A list of useful Google Chrome command line switches - gHacks Tech News

A list of useful Google Chrome command line switches

Chrome supports hundreds of different command line switches that may add features to the browser, change how features work, or remove features from it.

Some switches are only useful to developers, as they enable them to test certain features in Chrome, while others have practical uses that users of the web browser will appreciate as well.

The following list highlights important Chrome command line switches for users of the browser.

Before that, I'd like to walk you through the configuration process that explains how you can add one or multiple command line switches to the Chrome browser.

Note: The guide explains how this is done on Windows only.

Adding command line switches to Chrome

chrome command line switches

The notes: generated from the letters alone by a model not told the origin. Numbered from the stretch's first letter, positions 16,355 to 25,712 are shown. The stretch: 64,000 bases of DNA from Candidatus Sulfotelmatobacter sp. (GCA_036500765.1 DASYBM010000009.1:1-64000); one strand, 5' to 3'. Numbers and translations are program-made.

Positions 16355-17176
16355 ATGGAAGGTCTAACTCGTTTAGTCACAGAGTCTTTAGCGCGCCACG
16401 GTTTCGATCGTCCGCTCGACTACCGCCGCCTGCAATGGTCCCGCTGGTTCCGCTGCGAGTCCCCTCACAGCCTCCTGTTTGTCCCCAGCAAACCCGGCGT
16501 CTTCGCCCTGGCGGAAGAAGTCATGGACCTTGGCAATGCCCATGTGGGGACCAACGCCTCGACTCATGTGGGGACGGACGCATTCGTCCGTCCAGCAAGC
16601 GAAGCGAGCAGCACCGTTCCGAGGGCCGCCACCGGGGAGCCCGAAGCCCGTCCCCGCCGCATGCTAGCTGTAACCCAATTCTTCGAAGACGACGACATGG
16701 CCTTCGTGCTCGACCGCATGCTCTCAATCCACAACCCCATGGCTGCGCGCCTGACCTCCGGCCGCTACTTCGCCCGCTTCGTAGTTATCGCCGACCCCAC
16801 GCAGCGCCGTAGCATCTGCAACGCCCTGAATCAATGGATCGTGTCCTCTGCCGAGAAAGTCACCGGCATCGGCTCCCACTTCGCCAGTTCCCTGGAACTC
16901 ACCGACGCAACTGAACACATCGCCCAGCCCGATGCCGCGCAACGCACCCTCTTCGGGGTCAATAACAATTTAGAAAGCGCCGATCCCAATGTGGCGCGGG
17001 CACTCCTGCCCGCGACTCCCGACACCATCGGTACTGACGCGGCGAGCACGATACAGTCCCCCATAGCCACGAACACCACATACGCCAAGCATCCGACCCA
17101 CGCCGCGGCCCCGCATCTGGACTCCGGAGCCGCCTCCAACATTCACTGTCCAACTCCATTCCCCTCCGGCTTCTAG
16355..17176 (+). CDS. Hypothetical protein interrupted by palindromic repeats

You have two main options to do so. First, you can open the Windows command line, change the directory to the Chrome directory, and run commands using chrome.exe  followed by the commands that you want to run. An example would be the following command executed in the Chrome application directory on the system.

chrome.exe --reset-variation-state

The easiest way to do so is the following way:

  • Tap on the Windows-key, type cmd and hit enter.
  • Use CD to change the directory to your Chrome profile directory.
  • If you are running Windows XP, it is %USERPROFILE%\Local Settings\Application Data\Google\Chrome\Application